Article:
The Decade of Dirty Design
Post-nostalgia stress syndrome for the 1990s—a curious love/hate relationship with grunge type—is finally kicking in just as the first decade of 2000 is coming to a close. Nostalgia is so last century. It is time for design pundits to start looking forward, but not before looking back at the past 10 years in order to neatly categorize and define the design aesthetic of the era (assuming this can be labeled an era). Actually, I'm putting my dibs in to be the first to offer some viable categorization. I know it is cheating to do so before 2009 is officially over.. What's more I hold that fairness is not an issue when staking out one's pundit-turf. So let's begin….
Jonny Hannah's hand-drawn lettering for the Starbucks Birmingham International Jazz Festival 2005 (left) and the book Telling Tales (2004).
The millennium began tumultuously with the contested election of George W. Bush. The nation was in fairly good economic health when Clinton left the White House, and graphic design was rolling merrily along with plenty of work for everyone. Stylistically, designers had just emerged from a period of hyper-experimentation that pitted old modernist verities, such as order and clarity, against computer-driven chaos, which some called postmodern and others (myself included) sarcastically referred to as “ugly.” Yet from a more sympathetic and reasoned perspective “The early '90s was an extraordinarily fertile period,” wrote Ellen Lupton in a recent article on printmag.com. It continues: “In the U.S., a far-flung vanguard had spread out from Cranbrook and CalArts, where several generations of designers—from Ed Fella to Elliott Earls—had embraced formal experimentation as a mode of critical inquiry. Emigré magazine, edited and art directed by Rudy VanderLans, provided an over-scaled paper canvas for experimental layout, writing and typeface design.” And let's not forget David Carson's stinging jabs at typographic propriety. He significantly influenced a generation to embrace typography as an expressive medium.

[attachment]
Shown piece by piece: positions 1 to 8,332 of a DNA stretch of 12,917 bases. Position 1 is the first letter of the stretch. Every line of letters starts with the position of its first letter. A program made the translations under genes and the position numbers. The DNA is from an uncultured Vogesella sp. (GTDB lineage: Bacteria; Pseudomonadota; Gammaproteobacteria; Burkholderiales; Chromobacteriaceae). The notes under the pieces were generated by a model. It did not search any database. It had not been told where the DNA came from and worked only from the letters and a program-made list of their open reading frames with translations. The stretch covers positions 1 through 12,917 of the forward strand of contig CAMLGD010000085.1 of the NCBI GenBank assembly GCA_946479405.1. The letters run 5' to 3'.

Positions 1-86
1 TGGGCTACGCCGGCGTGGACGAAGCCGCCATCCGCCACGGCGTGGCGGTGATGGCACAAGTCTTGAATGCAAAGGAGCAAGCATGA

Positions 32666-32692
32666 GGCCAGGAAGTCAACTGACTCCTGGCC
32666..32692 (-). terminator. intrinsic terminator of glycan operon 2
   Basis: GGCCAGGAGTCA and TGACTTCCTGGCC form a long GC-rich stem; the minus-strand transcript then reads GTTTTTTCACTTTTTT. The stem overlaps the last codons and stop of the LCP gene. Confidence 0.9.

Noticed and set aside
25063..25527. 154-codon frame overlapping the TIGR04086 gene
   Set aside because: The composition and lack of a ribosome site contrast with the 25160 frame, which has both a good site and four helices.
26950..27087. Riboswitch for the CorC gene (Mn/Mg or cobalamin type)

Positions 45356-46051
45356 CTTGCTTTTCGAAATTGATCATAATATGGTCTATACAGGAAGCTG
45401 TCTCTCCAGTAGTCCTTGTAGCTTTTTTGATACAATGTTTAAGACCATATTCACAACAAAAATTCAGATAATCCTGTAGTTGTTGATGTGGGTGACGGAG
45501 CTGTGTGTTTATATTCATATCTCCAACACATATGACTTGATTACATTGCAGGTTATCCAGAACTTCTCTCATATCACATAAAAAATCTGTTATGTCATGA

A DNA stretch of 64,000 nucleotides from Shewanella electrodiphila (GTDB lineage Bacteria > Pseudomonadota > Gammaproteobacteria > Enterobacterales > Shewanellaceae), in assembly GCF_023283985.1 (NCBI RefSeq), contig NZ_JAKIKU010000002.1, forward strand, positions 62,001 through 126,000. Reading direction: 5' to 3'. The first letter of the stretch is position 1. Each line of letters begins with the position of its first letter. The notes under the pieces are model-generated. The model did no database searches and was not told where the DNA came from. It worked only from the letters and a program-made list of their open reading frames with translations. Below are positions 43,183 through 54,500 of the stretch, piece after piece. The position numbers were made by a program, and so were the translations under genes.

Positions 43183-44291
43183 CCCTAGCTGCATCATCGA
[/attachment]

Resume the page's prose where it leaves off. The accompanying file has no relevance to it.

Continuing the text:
No matter which side of the aesthetic or philosophical divide one was on, this was a critically exciting time to be a graphic designer. Although the computer was the dominant medium, during the early '90s designers were transitioning from the hand to the pixel, experiencing all the visual quirks and anomalies that came with technological unease. By the end of the decade and the beginning of the 21st century, despite the Y2K-end-of-civilization hoopla, the computer was firmly entrenched in the lives of designers, and not only was there an aesthetic calming down, but a frenetic media migration. Designers were relying on the computer not only for clean, crisp and flaw-free print work, they were turning from the printed page to video, audio and other motion and sound formats. Mastery of the computer's options meant that by the end of the 20th century a new generation of designers were commanding much more than merely Illustrator, Quark and Photoshop programs—they had figured out how to wed technique to concept, and produce design that often had an exterior life other than the client's message. The earlier grungy experimentation gave way to a new clarity and rationalism—even a new minimalism began to take hold with the return to Helvetica and other emblematic sans serif faces.